Over a full year of COVID-19, requests to 211 jumped 59%, led by needs for food and housing assistance. Requests for food assistance such as food pantries and home-delivered meals were up 97% and housing requests such as rent assistance rose 42%.
The COVID-19 pandemic had an immediate and lasting impact on community social needs across the U.S. in 2020. Reviewing 10.5 million requests received by 211 helplines in 28 states during 2019 (blue line in chart) and 2020 (green line), the effect of COVID-19 is clear.
Calls for help in St. Louis just topped 100,000 for the year. The largest pre- to post-COVID-19 increases have been in requests for assistance with getting personal hygiene products such as diapers and toilet paper (+96%), electric bill payment (+77%), gas bill payment (+56%), water bill payment (+51%), food pantries (+43%) and rent assistance (+37%). The chart shows these and other needs that have grown during the pandemic.
As requests to 2-1-1s have soared during COVID-19, so too has use of 2-1-1 data on community needs. Since the pandemic began, web analytics show there have been nearly one quarter million clicks on 211 Counts.
COVID-19 cases aren’t the only thing rising in Jefferson and Boone Counties in Missouri. So are requests to the 2-1-1 helpline, which links callers with food, housing and utility assistance, as well as help with other needs.
Wind storms and back-to-school needs pushed 2-1-1 requests higher in America’s heartland last month. Examining 27 states in a daily tracking system, Minnesota (+24%) and Iowa (+23%) saw the largest July-to-August increases in requests.
Last Friday afternoon, somewhere in the U.S., a caller made the 5,306,109th request to 2-1-1 in 2020. And with that call, the total number of requests received by 2-1-1s in the U.S. surpassed the total number of requests received in all of 2019, with 156 days still remaining in the year.
Two pandemic milestones intersected this week at counts of 3.5 million. On July 15, confirmed cases of COVID-19 in the U.S. reached 3.5 million. Five days later, requests to 2-1-1 helplines during the pandemic hit the same number.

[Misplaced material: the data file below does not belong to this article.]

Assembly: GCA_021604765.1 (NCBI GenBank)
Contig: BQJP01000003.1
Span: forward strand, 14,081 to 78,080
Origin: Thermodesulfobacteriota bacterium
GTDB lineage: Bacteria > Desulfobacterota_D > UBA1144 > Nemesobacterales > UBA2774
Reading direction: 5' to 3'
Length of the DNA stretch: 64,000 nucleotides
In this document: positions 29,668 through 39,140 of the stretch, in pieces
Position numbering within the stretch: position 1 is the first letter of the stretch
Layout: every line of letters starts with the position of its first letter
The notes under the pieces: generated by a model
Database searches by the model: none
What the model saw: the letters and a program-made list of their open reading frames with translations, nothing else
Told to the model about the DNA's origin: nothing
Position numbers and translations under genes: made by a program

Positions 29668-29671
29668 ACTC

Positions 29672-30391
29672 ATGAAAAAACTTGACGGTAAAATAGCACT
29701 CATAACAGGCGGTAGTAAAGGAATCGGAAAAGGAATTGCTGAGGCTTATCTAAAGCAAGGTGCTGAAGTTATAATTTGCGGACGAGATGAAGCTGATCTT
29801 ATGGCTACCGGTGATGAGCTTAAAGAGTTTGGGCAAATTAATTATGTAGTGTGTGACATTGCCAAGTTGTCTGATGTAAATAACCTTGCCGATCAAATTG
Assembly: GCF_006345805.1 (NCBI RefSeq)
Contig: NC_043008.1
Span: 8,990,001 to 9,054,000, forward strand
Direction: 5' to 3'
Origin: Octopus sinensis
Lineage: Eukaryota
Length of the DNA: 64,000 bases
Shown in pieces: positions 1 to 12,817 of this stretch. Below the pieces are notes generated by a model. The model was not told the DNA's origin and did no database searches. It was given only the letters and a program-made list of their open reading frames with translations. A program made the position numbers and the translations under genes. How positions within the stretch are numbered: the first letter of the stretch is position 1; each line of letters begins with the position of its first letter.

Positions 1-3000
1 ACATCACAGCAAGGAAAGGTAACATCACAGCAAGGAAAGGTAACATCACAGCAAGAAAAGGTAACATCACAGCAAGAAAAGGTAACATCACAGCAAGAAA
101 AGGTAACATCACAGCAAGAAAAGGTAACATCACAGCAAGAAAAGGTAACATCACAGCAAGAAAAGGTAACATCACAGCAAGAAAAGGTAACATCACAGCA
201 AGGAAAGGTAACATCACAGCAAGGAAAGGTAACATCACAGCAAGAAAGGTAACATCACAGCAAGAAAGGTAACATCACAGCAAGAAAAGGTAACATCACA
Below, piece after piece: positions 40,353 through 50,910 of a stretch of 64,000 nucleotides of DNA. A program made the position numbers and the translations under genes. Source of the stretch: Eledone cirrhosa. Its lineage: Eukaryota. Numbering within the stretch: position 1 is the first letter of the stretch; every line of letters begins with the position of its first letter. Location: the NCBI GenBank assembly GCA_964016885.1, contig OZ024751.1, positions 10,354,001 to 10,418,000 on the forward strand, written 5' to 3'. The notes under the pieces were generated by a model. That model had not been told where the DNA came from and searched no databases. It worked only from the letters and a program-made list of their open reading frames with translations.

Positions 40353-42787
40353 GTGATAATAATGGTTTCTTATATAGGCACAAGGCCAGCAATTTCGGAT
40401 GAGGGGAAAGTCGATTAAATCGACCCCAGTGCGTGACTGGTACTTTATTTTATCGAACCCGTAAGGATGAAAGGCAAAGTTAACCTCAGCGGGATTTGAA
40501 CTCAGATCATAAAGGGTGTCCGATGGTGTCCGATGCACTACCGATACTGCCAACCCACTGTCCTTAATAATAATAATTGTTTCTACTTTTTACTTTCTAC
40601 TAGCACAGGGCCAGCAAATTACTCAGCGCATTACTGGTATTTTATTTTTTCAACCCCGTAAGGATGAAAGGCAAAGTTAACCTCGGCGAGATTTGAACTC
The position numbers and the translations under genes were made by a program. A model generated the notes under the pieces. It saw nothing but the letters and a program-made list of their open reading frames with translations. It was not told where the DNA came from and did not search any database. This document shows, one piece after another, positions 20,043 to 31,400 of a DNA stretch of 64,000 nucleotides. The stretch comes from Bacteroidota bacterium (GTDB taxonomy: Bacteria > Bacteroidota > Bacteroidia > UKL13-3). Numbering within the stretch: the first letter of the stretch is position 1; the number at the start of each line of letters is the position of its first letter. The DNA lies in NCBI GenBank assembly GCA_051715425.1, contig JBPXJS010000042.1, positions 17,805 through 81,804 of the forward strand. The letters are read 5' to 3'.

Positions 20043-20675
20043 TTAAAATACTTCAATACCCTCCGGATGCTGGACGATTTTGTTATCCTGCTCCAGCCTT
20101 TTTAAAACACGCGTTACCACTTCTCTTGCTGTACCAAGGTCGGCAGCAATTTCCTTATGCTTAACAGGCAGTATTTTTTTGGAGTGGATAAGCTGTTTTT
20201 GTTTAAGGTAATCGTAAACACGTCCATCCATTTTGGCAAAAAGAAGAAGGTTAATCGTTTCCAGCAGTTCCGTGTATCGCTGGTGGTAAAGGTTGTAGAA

Requests to 2-1-1 for rent assistance and COVID-19 information topped all categories in June, while requests for low-cost housing and help buying food increased the most over May. Average daily requests to 2-1-1 for all needs increased slightly (+3%) from May to June, and requests in June remain well-above pre-COVID-19 levels (+28%).
2-1-1s in two states (NJ, FL) have now received over a quarter million requests each since the COVID-19 pandemic began, and requests for assistance have topped 50,000 in 10 other states. New Jersey has not only received the most requests, but also has the highest rate of 2-1-1 requests per 100,000 population.
A quarter million calls for help. With more Americans missing rent and mortgage payments due to the economic fallout from COVID-19, 2-1-1s passed another milestone. On May 5th, 2-1-1s passed 250,000 requests for housing assistance.
2-1-1s don’t shut down on weekends, especially not in a pandemic. Last weekend, the 24/7/365 helplines passed 200,000 requests for housing assistance since the COVID-19 pandemic began, and that only counts requests from 2-1-1s participating in a daily tracking system.
A major milestone was reached this week, as requests to a large group of 2-1-1 helplines exceeded 1 million since COVID-19 was declared a pandemic on March 11th. The one millionth request came on April 16th.
February 11th (i.e., 2-11) is recognized each year as National 2-1-1 Day. But if you’re looking for the most significant date in 2-1-1 history, it’s probably March 18th, 2020. One month ago today, 2-1-1s recorded the greatest number of requests in single day, 46,399, and that counts only the requests received by 2-1-1s in 24 […]
There is one group of unsung COVID-19 heroes that you can hear but never see. As we rightfully celebrate workers in healthcare, grocery stores, and other essential services, Focus-19 wants to recognize the country’s 2-1-1 specialists whose voices greet callers in need nearly 1,000 times every hour. These professionals are America’s first responders for information, […]